Photo: News clipping refers to massacres of settlers throughout late 1835 and 1836, including the Dade Massacre

By Joseph Magyar

Seminole Chief Micanopy

On December 28, 1835, US Major Francis Dade and his 110 soldiers were nearly annihilated when Seminole forces led by Chief Micanopy ambushed them in what would later be called “The Dade Massacre.”

The battle was the first decisive victory for the Seminoles in the Second Seminole War, which occurred between 1835 and 1842. The war coincided with the largest slave rebellion in US history, occurring between 1835 and 1838 on Florida plantations. The primary objective of the US in the war was punishing the escaped slave (maroon) communities in the area and preventing more slaves from revolting. This goal became irreconcilably linked to pushing the Seminoles out of the region.

For years, Florida had been a haven for escaped slaves, as Black slaves who had freed themselves from bondage were welcomed by the Seminoles. Their towns traded and held close cultural and economic ties, and many of the freed slaves married Seminoles and joined their tribes. The peoples were so close that many maroon communities in the area became known as “Black Seminoles.”

The Indian Removal Act of 1830 empowered President Andrew “Indian Killer” Jackson (formerly a general in the First Seminole War) to “negotiate” with American Indian Tribes for their relocation to what is now Oklahoma. These negotiations depended on false promises of “freedom,” money, and land west of the Mississippi. When these promises failed, the US would bribe a small faction within an Indian Tribe, unrepresentative of its leadership, to sign away the Tribe’s sovereignty; this was the tactic used against the Cherokee in Georgia with the Treaty of New Echota. The forced death marches which resulted from these fake treaties would kill at least 4,000 Indian men, women, and children in what is known as the Trail of Tears.

In March 1832, several Seminole Chiefs were forced to sign the Treaty of Payne’s Landing, which stipulated that all Seminoles were to be transferred to the Creek reservation and were to liquidate into the Creek tribe within three years.

Once the Chiefs were back home, most of them immediately renounced the treaty. During the three interim years, both the Seminoles and the US prepared for the inevitable conflict to come to a head. Seminole bands performed raids on smaller plantations to free slaves and stockpiled black powder and guns. During this time, the federal government began moving white settlers out of the countryside and reinforcing forts and towns.

On December 25, 1835, Major Dade and his contingent began a resupply mission to reinforce Fort King. Over the course of several days, their route would lead through several dense forests and rivers, leaving themselves open to ambush.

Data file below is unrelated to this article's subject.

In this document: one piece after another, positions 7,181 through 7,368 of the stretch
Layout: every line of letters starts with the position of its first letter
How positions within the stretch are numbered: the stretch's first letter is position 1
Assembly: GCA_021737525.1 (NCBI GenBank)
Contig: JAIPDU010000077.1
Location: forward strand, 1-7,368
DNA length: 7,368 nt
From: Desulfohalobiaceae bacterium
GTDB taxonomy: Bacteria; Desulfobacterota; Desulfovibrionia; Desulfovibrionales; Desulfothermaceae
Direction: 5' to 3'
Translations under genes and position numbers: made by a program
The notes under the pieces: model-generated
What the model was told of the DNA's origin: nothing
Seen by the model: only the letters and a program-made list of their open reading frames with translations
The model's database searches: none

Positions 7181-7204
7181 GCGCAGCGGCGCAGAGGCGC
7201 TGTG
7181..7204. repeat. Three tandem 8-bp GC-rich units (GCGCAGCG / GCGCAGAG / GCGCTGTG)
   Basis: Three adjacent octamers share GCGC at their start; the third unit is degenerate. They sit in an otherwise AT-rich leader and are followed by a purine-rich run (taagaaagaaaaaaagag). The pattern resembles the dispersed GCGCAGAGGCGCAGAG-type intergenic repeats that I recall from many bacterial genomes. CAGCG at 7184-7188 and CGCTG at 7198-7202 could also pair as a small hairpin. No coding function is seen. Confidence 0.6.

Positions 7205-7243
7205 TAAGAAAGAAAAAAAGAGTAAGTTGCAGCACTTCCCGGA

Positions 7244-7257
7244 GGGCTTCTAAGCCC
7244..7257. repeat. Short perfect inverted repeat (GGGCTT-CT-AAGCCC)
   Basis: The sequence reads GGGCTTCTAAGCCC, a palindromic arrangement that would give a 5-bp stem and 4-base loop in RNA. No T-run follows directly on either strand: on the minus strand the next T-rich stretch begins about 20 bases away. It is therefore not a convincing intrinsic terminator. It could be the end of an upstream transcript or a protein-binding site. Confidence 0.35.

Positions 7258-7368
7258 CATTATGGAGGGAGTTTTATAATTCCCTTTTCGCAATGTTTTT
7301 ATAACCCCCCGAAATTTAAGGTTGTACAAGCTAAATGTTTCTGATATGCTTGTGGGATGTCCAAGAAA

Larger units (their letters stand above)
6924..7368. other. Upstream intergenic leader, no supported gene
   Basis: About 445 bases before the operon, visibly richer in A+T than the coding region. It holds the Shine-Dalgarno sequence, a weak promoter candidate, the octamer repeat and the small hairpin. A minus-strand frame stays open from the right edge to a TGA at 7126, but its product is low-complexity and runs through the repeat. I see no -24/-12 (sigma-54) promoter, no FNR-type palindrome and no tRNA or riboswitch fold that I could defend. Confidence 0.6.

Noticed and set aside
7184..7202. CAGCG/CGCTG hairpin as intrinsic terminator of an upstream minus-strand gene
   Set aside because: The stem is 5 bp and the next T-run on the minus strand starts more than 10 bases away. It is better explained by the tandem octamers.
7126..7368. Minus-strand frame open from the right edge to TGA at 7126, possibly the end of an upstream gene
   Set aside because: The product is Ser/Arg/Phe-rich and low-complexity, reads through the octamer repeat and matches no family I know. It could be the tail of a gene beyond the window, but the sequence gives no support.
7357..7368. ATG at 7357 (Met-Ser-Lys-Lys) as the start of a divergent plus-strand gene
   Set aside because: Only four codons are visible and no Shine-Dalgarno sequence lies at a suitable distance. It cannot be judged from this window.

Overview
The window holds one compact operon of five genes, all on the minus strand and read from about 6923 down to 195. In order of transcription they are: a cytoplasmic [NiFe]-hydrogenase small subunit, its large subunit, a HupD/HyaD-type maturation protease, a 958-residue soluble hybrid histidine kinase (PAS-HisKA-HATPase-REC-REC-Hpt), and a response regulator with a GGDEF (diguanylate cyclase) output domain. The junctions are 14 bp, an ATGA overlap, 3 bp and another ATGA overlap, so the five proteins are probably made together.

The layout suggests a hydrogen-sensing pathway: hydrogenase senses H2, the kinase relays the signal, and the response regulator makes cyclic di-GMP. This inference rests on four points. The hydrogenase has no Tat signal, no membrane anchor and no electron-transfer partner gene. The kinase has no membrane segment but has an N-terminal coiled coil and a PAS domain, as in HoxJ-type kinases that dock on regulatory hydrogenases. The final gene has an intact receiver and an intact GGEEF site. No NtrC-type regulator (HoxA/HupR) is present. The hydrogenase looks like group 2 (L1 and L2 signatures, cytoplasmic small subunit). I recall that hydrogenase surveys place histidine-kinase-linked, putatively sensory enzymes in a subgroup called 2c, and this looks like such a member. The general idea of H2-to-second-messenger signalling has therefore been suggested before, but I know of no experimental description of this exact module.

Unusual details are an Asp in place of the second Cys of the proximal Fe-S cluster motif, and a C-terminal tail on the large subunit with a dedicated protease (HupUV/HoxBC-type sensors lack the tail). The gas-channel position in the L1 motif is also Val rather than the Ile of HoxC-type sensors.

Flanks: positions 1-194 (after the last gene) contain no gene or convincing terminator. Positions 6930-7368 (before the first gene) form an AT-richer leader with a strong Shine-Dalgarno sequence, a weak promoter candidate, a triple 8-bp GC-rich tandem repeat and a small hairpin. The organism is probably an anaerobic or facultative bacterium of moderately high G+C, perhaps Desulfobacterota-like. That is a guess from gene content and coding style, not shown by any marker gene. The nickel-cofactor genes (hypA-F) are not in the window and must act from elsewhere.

War Chief Osceola painted by George Catlin
War Chief Osceola

During this mission, the Seminoles under Micanopy planned to lie in wait for an ambush until their main military leader, War Chief Osceola, arrived.  Unknown to Micanopy, Osceola was occupied with the successful assassination of House Rep. Wiley Thompson, the Indian Agent responsible for overseeing the Seminoles’ removal.

Dade passed these rivers and forests without harassment as Micanopy mistakenly waited for Osceola. As Dade was expecting an ambush earlier, he became complacent and withdrew his scouts to move more quickly. Taking advantage of this, Micanopy and his warriors hid in the marshes surrounding Dade’s exposed path.

Micanopy himself reportedly fired the first shot on December 28, signaling the start of the battle and killing Major Dade. Over half of the commanders in the US contingent died in the first volley, with 107 of the 110 being obliterated in the ensuing fight. Of the three surviving Yankees, one would eventually be tracked down by the Seminoles.

US troops discover Major Dade and his contingent two months after the battle
Painting of US troops discovering Major Dade and his contingent two months after the battle

In the aftermath of the victory, the Seminoles went on to win another battle on the south side of the Withlacoochee River on December 30.  The Seminole ranks continued to swell with recruits, particularly escaped slaves. As the US legally considered slaves property, they often called these recruits “stolen,” with Lieutenant Joseph Harris noting in late January that “[the Seminoles] have been strongly reinforced of late by runaway and stolen negroes.”

Seminoles attack fort on the Withlacoochee River in December 1835
Seminoles attack fort on the Withlacoochee River in December 1835

After these successes, War Chief Osceola summarized the situation: “You have guns and so have we; you have powder and so have we; you have men and so have we; you men will fight, and so will ours into the last drop of Seminoles’ blood has moistened the dust of this hunting-ground.”

However, the Seminoles made the major mistake of exposing their leadership in talks with the US, called for by US General Thomas Jesup. These talks were were never intended to be anything other than a trap.

Both Micanopy and Osceola were thus captured in these fake peace talks. Osceola died of illness while being kept in unsanitary conditions, and Micanopy was forced to integrate into the Creek reserve in Oklahoma. He was joined by most of the Seminole Tribe, while a small resistance stayed behind in the upper Everglades. This group’s descendants remain on the land today.

The Dade Massacre should be celebrated as a successful military action against early US settler-colonialism which utilized proto-guerrilla tactics and was carried out through the unity of oppressed peoples. It is one of hundreds of examples of violent resistance against colonialism in North America, both before and after the establishment of the US, demonstrating that people of the continent have always struggled and that political and military deeds drive social change.